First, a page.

A new North Carolina Department of Natural and Cultural Resources policy will bring more native plans to state parks and historic sites across North Carolina, just in time for Native Plants Week 2023. To celebrate the policy and our state's amazing native flora, First Lady Kristin Cooper is joining Audubon North Carolina and DNCR Secretary Reid Wilson at Jockey's Ridge State Park at 3 p.m. on Wednesday, Oct. 18. Brief remarks will be followed by a celebratory planting and tour of the park, including the native plants garden.
Since 2017, Gov. Roy Cooper has designated the third week in October as Native Plants Week. This year, we are excited to celebrate the week by highlighting the new native plants policy, which requires that native trees, shrubs, and other vegetation be used at state parks, historic sites, and other DNCR properties.
North Carolina is home to more than 3,900 native plant species, from the longleaf pine to American beautyberry, making our state one of the most diverse for flora in the South. Native plants are important because native birds and other wildlife are specially adapted to depend on them. Native plants provide food in the form of berries, seeds, nectar, and insects, which are particularly important because most bird species require insects to feed their young. Fewer native plants means fewer insects, which in turns means fewer bird babies growing to adulthood.
Fall is the best time to start a native plants garden. Plants require less water but still have enough time to establish before colder winter weather. Native plants also give a boost to fall migratory birds who need a place to rest and refuel before continuing their journey south.
First Lady Kristin Cooper is a long-time proponent of native plants and partnered with Audubon North Carolina to plant a bird and pollinator friendly garden at the Executive Mansion in Raleigh. North Carolina has passed several bills promoting native plants, led by Senator Bill Rabon and supported by Audubon members across the state.
What: Native Plants Celebration
When: Wednesday, Oct. 18, 3-4 p.m.
Where: Jockey's Ridge State Park
Who: First Lady Kristin Cooper, DNCR Secretary Reid Wilson and staff, Audubon North Carolina
About North Carolina State Parks
North Carolina State Parks manages more than 250,000 acres of iconic landscape within North Carolina's state parks, state recreation areas and state natural areas. It administers the North Carolina Parks and Recreation Trust Fund, including its local grants program, as well as a state trails program, North Carolina Natural and Scenic Rivers and more, all with a mission dedicated to conservation, recreation and education. The state parks system welcomes more than 19 million visitors annually.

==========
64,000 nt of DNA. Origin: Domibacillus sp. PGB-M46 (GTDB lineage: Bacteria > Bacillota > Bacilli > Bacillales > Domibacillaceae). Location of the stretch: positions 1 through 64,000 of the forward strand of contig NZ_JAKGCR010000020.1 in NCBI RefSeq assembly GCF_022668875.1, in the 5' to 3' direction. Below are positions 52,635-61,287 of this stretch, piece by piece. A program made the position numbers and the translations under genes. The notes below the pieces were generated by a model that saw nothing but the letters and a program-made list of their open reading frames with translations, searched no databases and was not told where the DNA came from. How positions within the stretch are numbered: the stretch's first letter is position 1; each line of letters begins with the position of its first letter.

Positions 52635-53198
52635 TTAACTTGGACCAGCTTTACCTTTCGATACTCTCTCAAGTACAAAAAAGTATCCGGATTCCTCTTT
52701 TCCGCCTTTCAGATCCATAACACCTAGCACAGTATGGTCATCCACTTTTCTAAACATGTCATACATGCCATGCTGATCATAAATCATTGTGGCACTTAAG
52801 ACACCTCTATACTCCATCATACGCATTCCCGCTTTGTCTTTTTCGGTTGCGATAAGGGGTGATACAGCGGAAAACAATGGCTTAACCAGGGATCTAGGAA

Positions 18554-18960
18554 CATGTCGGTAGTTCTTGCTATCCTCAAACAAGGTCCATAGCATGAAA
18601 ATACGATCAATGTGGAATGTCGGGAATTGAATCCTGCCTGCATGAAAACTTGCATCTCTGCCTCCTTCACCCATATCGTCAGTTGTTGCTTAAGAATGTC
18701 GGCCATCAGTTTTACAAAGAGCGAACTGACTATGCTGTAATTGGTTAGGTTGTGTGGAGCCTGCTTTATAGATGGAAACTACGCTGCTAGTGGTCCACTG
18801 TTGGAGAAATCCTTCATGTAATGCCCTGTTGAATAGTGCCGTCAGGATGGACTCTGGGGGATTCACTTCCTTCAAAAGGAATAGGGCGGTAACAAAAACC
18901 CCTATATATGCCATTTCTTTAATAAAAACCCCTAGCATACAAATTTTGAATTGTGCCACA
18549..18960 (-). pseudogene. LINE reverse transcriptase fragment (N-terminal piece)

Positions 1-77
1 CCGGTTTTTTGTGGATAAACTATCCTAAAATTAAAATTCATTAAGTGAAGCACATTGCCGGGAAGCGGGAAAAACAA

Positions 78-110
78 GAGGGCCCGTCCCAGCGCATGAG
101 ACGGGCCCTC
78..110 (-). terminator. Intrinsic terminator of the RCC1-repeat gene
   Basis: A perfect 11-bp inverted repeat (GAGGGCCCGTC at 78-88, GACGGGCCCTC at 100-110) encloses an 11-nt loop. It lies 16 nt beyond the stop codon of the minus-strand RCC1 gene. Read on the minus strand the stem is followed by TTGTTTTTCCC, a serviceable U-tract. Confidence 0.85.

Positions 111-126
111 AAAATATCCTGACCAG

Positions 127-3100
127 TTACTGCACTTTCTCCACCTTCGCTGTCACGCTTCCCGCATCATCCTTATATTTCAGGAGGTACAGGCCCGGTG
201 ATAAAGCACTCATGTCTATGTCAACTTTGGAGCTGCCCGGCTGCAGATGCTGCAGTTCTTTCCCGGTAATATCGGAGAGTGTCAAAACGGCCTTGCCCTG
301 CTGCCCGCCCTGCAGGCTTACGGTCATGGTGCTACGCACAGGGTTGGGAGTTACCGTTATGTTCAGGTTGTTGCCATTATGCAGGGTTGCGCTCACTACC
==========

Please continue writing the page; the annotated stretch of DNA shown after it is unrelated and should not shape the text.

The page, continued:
About the North Carolina Department of Natural and Cultural Resources
The North Carolina Department of Natural and Cultural Resources manages, promotes, and enhances the things that people love about North Carolina — its diverse arts and culture, rich history, and spectacular natural areas. Through its programs, the department enhances education, stimulates economic development, improves public health, expands accessibility, and strengthens community resiliency.
The department manages over 100 locations across the state, including 27 historic sites, seven history museums, two art museums, five science museums, four aquariums, 35 state parks, four recreation areas, dozens of state trails and natural areas, the North Carolina Zoo, the North Carolina Symphony, the State Library, the State Archives, the North Carolina Arts Council, the African American Heritage Commission, the American Indian Heritage Commission, the State Historic Preservation Office, the Office of State Archaeology, the Highway Historical Markers program, the North Carolina Land and Water Fund, and the Natural Heritage Program. For more information, visit ncdcr.gov.